I have a Bryant 355BAV042060 natural gas furnace that I had to replace the draft inducer motor assembly on at the beginning of 2018. It's been working fine in the winter seasons since then keeping the house warm. For the last year or so, it's been making a noise when blowing heat. I can hear this noise through the air vents, and also when I'm outside I can hear the noise coming through the furnace air vent/exhaust, echoing off the neighbor's house into our back yard. It's gotten progressively louder over the past. When it's just the fan (circulating air), the noise isn't there.

I took the cover off and it looks like the noise is coming from the draft inducer motor assembly that I replaced six years ago that's making the noise. Here's a video of the draft inducer motor assembly making the noise.

I'm not sure the noise indicates a problem at all, but it wasn't there for the first four years, and it's getting louder, so it seems like a symptom of something not right. I assume the issue is a bad bearing. When the draft inducer kicks on, the pitch of the noise starts low and increases as the speed of the draft inducer does, and when it turns off, the pitch slowly goes down as the draft inducer slows down.

My goals:

  1. Identify the problem. Does a bad bearing indeed seem the most likely cause of the noise?

  2. Identify the cause. In my head, it's possible that a bearing just went bad. But it's also possible that I (regular DIY guy, no formal HVAC training) installed the part incorrectly. I followed the instructions, and used the special Momentive RTV 162 high-temp silicone to seal up the collector box as instructed. But I also starting using MERV-13 air filters maybe 18 months ago, and I'm not sure if that may be too restrictive of a filter for my furnace.

  3. Identify the solution. If this is indeed a bad bearing, is it likely it can be replaced? I've found a couple YouTube videos where people are replacing bearings, and I do have a puller. Or would the recommendation be to replace the entire assembly again.


  1. The draft inducer motor's bearings are sealed, so no maintenance to perform on them.

  2. Pushing on the motor while it is running does not affect the sound. Video.

  • 1
    Is it "permanently lubricated" or are you supposed to be oiling bearings every 6-12 months? If you are not getting overtemp (high cutout) errors, I doubt your filters are a problem, and in any case they should have nothing to do with the draft inducer.
    – Ecnerwal
    Commented Nov 16, 2022 at 16:25
  • Huh, I'm not sure. I don't remember reading anything about regular maintenance on it, but I'll have a look. Thanks!
    – pcronin
    Commented Nov 16, 2022 at 16:27
  • @Ecnerwal - the draft inducer motor assembly is part number 340793-762 and I can't find anything on the internet that suggests I should be oiling any bearings. Here's a link to the installation instructions: shareddocs.com/hvac/docs/1009/Public/07/IIK-340793-762-01.pdf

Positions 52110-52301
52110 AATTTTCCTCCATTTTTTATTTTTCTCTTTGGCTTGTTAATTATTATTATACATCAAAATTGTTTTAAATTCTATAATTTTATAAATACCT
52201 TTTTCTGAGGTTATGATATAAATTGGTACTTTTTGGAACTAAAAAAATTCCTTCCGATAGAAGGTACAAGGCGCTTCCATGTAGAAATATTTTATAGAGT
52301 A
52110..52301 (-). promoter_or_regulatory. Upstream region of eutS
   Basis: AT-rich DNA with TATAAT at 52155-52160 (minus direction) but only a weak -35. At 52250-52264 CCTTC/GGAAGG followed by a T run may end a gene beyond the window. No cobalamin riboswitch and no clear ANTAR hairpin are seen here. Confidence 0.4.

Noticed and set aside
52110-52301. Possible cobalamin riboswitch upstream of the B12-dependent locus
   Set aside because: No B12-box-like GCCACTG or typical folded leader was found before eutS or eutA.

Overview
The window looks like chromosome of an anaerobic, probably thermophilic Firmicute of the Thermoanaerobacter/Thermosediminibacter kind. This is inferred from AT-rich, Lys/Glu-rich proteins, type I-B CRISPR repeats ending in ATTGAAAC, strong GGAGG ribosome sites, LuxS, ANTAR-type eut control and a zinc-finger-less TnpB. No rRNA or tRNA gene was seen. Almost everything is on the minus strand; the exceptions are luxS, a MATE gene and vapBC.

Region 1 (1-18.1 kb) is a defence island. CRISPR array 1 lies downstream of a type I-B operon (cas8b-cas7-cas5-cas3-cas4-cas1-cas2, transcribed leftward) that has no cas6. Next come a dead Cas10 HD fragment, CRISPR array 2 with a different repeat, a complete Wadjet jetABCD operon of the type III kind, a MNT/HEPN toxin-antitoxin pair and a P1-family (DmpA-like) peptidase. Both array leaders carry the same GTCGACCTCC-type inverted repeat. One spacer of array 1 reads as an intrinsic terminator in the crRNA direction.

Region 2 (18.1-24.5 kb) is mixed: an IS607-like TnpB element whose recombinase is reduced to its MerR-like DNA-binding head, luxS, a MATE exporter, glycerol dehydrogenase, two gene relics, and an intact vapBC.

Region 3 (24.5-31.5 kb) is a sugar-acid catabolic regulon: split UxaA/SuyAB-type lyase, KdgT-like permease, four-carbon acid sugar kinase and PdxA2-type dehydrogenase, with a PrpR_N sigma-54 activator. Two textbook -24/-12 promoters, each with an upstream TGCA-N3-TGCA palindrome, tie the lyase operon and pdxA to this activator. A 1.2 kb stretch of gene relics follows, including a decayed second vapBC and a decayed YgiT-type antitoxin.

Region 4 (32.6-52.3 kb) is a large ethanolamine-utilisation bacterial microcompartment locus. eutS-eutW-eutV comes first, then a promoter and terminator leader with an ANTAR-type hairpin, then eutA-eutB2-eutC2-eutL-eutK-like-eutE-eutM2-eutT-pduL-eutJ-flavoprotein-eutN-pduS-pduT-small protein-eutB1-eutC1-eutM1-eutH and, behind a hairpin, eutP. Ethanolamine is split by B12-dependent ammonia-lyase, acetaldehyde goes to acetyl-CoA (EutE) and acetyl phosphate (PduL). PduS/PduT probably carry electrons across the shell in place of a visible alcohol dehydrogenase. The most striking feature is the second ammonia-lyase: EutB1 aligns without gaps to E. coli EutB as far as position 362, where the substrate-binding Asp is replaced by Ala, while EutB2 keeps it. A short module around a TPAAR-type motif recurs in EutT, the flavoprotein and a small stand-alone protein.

– pcronin
    Commented Nov 16, 2022 at 16:46
  • 1
    Installation is not maintenance, as instructions go. Normally if meant to be oiled there are oil holes and either stamped in text or labels mentioning the frequency and type of oil. The instructions do bring up the possibility that the noise might be from the fan itself squealing due to contact with the housing, inferred from the "spacer" part of the instructions.
    – Ecnerwal
    Commented Nov 16, 2022 at 22:02
  • Try gently pressing or moving the angle of the fan motor, a very small amount, and see if the noise changes. If so it is hitting the housing. You could remove it and see where it is hitting. The solution could be as simple as remounting it.
    – Gil
    Commented Nov 16, 2022 at 22:14

1 Answer 1


From everything you have tried I would assume the fan motor has failed. I recommend you purchase another fan motor after you verify that it is no longer in warranty. Then maybe February when it is real cold you will be able to replace it immediately when it fails. Or change it now an and keep the old for an emergency.

When you remove it, shift it slightly if you can, tighten it then try to see if it then works properly. If not remove it check the fan blade/cage for any wear marks or shiny surface. Good Luck.

  • I appreciate the advice! I actually do have the old one still. Perhaps I'll focus on repairing that one as a backup. But, I'm not ready to give up on this one just yet. I'm planning to remove the motor assembly from the furnace and spin the motor both electrically and manually. If the noise still happens outside the furnace, and it is indeed coming from the motor, isn't repair still a possibility? I really don't want to pay another US$1100 to replace the entire assembly and discard the old one when a US$20 worth of bearings and a couple hours of time could get me back in business.
    – pcronin
    Commented Nov 18, 2022 at 18:58
  • Check if it's dirty? Does it make that sound away from the furnace? youtu.be/Zax02itYHkU in desperation maybe oil after cleaning it?
    – rogerdpack
    Commented Dec 16, 2022 at 18:21
  • Any luck? Ideas that come to mind are: if you push it while it's running does it change sound? Might be able to get a cheaper one on eBay or just replace the inducer blower wheel instead of the entire motor? Or just grommets?
    – rogerdpack
    Commented Dec 19, 2022 at 18:36

Your Answer

By clicking “Post Your Answer”, you agree to our terms of service and acknowledge you have read our privacy policy.

Not the answer you're looking for? Browse other questions tagged or ask your own question.